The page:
The mere fact that Harrison's expired conviction was used to enhance his current sentence does not, standing alone, allow him to challenge his prior conviction. Under the Supreme Court's holdings in Lackawanna County Dist. Att'y v. Coss, 532 U.S. 394 (2001), and Daniels v. United States, 532 U.S. 374 (2001), an expired prior conviction used to enhance a current sentence may be attacked only when the prior conviction was obtained in proceedings where the petitioner lacked counsel in violation of the Sixth Amendment, as set forth in Gideon v. Wainwright, 372 U.S. 335 (1963).[2] Lackawanna, 532 U.S at 404-05; Daniels, 532 U.S. at 382- 84. See Hubbard v. Haley, 317 F.3d 1245, 1256 n.20 (11th Cir. 2003). Moreover, a petitioner seeking relief under this exception must also satisfy the procedural prerequisites-for example, AEDPA's statute of limitations-for § 2254 relief. See Lackawanna, 532 U.S at 404.

         The materials before this court reflect that Harrison was represented by counsel during the state court proceedings resulting in his 1989 Alabama conviction, and Harrison acknowledges that he had counsel in those proceedings. See Doc. # 1 at 12; Doc. # 7-6 at 7 & 23-24; Doc. # 11-1 at 1, 4 & 8-9; Doc. # 12 at 7 & 10-12. Because Harrison was represented by counsel in connection with his 1989 Alabama conviction, he is precluded from seeking relief through his § 2254 petition. See Lackawanna 532 U.S. at 406.

         B. AEDPA's Limitation Period

         Harrison's attack on his 1989 Alabama conviction is also clearly time-barred under the one-year limitation period applicable to habeas actions, as set forth in 28 U.S.C. § 2244(d) of the Antiterrorism and Effective Death Penalty Act of 1996 (“AEDPA”).[3] A review of the materials submitted by the Respondents reveals that Harrison's 1989 Alabama conviction became final in 1990, [4] before the April 24, 1996 enactment of AEDPA. Therefore, absent tolling, Harrison had until April 24, 1997-one year after AEDPA's effective date-to file a timely § 2254 petition challenging the conviction. See Wilcox v. Florida Department of Corrections, 158 F.3d 1209, 1211 (11th Cir. 1998). Harrison filed a petition for post-conviction relief under Rule 32 of the Alabama Rules of Criminal Procedure on April 15, 2003-well after the expiration of AEDPA's limitation period in April 1997.[5] See Doc. # 7-6 There is no evidence that Harrison filed a Rule 32 petition prior to the one he filed in April 2003. Therefore, Harrison cannot benefit from tolling under 28 U.S.C. § 2244(d)(2) (AEDPA's limitation period is tolled under § 2244(d)(2) during the time that a “properly filed” state post-conviction petition is pending). See Moore v. Crosby, 321 F.3d 1377, 1381 (11th Cir. 2003) (“While a ‘properly filed' application for post conviction relief tolls the statute of limitations, it does not reset or restart the statute of limitations once the limitations period has expired.”). There is also no indication that any of the statutory tolling provisions of 28 U.S.C. § 2244(d)(1)(B)- (D) or principles of equitable tolling apply in Harrison's case so that AEDPA's limitation period might be deemed to have expired later than April 24, 1997. Harrison does not carry his burden of showing that some extraordinary circumstance stood in his way and prevented timely filing of his petition and that he pursued his rights diligently regarding his challenge to his 1989 Alabama conviction. See Holland v. Florida, 560 U.S. 631, 649 (2010).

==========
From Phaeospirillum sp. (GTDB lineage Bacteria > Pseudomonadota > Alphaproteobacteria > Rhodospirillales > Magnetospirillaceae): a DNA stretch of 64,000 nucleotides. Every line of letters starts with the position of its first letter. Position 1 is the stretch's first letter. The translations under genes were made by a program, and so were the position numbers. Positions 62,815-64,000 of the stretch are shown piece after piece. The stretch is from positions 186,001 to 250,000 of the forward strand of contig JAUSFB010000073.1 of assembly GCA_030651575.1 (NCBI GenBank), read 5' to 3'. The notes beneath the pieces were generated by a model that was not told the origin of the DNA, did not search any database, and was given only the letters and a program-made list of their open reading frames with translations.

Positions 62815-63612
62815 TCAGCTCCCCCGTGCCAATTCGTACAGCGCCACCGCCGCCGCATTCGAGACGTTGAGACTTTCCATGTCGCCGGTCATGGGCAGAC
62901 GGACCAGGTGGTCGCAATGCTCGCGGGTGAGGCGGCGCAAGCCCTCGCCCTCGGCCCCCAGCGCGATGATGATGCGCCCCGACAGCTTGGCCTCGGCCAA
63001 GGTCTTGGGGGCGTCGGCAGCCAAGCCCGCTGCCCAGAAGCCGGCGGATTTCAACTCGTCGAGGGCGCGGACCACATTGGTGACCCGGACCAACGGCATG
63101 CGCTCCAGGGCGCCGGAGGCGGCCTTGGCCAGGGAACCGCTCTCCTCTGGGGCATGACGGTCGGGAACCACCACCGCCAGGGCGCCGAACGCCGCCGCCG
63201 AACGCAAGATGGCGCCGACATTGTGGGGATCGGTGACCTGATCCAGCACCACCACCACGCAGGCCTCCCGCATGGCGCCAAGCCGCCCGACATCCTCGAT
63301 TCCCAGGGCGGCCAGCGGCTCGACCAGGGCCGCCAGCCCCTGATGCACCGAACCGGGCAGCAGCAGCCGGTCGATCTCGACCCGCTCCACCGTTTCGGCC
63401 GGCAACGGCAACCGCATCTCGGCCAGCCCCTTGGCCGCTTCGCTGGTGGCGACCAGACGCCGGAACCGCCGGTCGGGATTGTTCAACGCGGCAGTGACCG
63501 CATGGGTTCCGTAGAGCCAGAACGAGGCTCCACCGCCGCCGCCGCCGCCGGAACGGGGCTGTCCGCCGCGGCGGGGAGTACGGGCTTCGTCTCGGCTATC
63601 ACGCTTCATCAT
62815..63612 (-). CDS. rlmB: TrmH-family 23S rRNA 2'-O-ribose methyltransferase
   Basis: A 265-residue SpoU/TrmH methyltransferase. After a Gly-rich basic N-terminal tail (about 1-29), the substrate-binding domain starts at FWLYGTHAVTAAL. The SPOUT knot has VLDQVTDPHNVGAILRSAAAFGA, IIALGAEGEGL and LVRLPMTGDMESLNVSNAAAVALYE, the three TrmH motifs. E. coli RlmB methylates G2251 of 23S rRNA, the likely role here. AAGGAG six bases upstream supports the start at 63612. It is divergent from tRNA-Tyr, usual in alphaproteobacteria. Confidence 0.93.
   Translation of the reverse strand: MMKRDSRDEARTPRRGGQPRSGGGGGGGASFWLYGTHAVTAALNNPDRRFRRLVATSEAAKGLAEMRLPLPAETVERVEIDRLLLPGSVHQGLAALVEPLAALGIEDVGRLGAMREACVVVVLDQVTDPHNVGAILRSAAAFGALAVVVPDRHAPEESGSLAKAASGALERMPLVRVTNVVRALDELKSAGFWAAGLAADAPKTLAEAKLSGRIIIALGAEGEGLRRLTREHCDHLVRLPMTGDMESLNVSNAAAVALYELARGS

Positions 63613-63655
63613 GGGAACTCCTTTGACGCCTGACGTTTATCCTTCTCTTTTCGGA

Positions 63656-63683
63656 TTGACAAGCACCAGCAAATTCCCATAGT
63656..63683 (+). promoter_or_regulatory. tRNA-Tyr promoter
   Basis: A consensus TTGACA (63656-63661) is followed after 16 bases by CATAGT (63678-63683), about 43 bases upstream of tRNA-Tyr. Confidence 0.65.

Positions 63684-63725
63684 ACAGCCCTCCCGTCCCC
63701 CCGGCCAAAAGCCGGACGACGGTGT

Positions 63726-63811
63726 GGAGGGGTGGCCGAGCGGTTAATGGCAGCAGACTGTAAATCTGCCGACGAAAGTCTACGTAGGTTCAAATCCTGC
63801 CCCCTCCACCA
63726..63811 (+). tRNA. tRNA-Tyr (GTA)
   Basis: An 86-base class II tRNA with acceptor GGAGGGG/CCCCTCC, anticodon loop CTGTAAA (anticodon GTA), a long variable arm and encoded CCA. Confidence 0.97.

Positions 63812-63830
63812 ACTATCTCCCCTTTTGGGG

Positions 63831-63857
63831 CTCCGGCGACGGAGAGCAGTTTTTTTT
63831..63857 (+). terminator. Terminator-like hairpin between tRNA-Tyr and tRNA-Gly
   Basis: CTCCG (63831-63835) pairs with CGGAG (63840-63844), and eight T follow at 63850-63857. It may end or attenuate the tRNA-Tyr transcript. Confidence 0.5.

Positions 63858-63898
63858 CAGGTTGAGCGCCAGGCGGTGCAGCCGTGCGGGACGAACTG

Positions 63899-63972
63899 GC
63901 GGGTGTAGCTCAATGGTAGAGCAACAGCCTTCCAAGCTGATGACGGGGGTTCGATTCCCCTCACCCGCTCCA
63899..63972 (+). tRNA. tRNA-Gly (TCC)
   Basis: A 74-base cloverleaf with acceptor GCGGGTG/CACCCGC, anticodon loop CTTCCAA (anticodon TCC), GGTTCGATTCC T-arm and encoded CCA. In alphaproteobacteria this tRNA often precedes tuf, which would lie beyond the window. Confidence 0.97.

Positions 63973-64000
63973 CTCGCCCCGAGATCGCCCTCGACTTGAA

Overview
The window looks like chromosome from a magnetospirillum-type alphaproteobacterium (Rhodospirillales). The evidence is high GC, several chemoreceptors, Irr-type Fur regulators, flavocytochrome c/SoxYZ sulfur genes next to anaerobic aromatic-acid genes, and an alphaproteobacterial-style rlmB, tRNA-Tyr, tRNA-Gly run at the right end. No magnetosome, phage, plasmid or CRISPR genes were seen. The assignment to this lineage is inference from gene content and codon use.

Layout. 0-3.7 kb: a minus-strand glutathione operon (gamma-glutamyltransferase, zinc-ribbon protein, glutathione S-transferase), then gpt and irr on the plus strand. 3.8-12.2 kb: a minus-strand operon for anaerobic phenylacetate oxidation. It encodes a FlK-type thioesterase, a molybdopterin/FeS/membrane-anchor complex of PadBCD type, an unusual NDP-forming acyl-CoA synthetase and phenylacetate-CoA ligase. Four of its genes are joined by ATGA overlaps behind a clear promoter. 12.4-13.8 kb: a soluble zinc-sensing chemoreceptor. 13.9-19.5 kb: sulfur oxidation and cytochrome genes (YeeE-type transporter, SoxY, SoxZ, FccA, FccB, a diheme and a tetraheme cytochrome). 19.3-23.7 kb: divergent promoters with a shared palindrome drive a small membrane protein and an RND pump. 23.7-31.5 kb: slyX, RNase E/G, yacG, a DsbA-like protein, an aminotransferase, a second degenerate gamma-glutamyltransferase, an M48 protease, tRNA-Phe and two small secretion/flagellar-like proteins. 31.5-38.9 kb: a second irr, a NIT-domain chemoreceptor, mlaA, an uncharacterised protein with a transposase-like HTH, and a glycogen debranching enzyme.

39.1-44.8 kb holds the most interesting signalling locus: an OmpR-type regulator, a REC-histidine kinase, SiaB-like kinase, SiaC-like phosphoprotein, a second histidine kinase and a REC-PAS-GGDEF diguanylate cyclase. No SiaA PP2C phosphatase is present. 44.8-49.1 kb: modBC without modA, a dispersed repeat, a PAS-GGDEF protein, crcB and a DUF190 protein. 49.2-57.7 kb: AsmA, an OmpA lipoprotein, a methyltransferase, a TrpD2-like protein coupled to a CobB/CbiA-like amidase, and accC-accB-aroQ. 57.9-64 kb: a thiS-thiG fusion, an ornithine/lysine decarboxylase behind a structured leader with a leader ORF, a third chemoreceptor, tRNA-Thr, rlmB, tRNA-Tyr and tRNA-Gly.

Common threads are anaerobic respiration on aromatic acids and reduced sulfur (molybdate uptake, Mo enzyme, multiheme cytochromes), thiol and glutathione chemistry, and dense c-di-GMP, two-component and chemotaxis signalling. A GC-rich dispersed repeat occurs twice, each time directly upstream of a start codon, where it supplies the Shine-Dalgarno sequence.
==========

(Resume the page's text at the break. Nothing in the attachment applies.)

Harrison's § 2254 petition was filed on January 14, 2017-almost 20 years too late under AEDPA's limitation period to challenge his 1989 Alabama conviction. For this reason, and because (as discussed above) Harrison had counsel in those state court proceedings, Harrison cannot attack his 1989 Alabama conviction.

         III. CONCLUSION

         Accordingly, it is the RECOMMENDATION of the Magistrate Judge that the petition for writ habeas corpus under 28 U.S.C. § 2254 be ...